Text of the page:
A solar eclipse is happening today, July 2, 2019. Only a small part of the world will get to see the eclipse today. Unfortunately, you can’t see it in the United States.
Totality will be seen in the southern Pacific Ocean, east of New Zealand, to the Coquimbo Region in Chile, and finally to Argentina at sunset. The maximum visible time will be 4 minutes 32 seconds from the Pacific Ocean. That’s longer than when the eclipse was seen in the United States in 2017. Back then, the eclipse was just 2 minutes and 40 seconds long.
Here’s a map of where the totality of that eclipse will be visible, according to NASA:
You’ll have the best chance to see it if you visit Argentina or take a boat out into the Pacific Ocean. The first location to see the totality will get to view it at 18:01 UTC. The last chance to see the totality will be at 20:44 UTC.
The path of totality for this eclipse will be 200 km wide at its maximum.
If you want to watch the eclipse online, you can catch it through the European Southern Observatory livestream. The stream will begin at 12:15 p.m Pacific (3:15 p.m. Eastern.)
Because of how remote this total eclipse will be, it’s a sure bet that this one won’t attract nearly the attention or the media coverage that the 2017 eclipse had. But if you’re in the area, it would be fun to watch it and compare it to the one in 2017.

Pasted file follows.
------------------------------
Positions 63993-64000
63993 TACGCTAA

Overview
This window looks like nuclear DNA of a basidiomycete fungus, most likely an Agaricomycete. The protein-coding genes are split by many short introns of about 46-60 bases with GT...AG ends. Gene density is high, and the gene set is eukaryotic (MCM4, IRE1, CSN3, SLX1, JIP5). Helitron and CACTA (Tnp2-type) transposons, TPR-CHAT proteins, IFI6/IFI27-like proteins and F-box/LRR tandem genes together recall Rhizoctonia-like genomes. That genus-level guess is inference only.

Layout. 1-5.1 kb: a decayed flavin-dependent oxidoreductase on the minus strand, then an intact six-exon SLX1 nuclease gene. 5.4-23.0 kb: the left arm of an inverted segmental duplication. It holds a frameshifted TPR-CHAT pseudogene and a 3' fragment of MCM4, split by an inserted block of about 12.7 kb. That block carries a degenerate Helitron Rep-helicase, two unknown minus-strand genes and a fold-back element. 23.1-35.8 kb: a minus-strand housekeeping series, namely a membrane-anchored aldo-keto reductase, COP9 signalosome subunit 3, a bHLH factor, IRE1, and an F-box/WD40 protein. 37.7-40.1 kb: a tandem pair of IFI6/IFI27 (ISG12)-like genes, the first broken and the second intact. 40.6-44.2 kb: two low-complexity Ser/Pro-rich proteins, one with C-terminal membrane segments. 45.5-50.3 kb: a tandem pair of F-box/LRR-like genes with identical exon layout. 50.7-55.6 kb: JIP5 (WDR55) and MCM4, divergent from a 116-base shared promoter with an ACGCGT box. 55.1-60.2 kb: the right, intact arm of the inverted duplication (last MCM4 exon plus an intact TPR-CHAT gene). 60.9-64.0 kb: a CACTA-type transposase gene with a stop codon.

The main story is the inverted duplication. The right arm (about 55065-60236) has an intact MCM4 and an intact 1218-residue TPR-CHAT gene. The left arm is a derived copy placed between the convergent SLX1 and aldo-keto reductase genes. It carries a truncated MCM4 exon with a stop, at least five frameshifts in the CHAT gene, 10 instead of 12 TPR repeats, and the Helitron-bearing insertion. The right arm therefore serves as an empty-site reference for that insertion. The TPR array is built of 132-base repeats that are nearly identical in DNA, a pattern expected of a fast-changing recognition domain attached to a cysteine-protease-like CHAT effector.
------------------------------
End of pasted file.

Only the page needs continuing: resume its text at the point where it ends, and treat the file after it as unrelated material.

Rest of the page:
The next total solar eclipse after today is December 14, 2020. Like the July 2019 eclipse, this one will be visible from Chile and Argentina.
Then after that, you’ll have to wait until December 4, 2021. This will be an unusual eclipse, with totality moving from east to west across Antarctica. Most eclipses move from west to east.
The next total solar eclipse won’t be visible in the U.S. until April 8, 2024. This one will have a line of totality crossing Texas, through the Midwest, and over Indianapolis, Cleveland, Buffalo NY, over New England, and passing over Maine and New Brunswick, Canada. This will also be the first total solar eclipse visible in Mexico since 1991.
Remember: don’t look directly at a solar eclipse unless you have special glasses. You may not go 100 percent blind, but at the very least you can end up with a permanent spot of blindness in the center of your vision. The technical term for this is solar retinopathy. It means the retina is damaged from looking at the sun, causing a spot of blindness. It typically happens in the middle of the eye, when intense solar radiation hits the retinas and destroys photoreceptors. And you may not notice the damage until the next day.
So if you’re in an area where you can watch in person, don’t look up at a solar eclipse unless you put on special glasses to protect your vision. And make sure you get authentic glasses, because there are a lot of fakes sold online. You don’t want to risk your vision just to save a few dollars.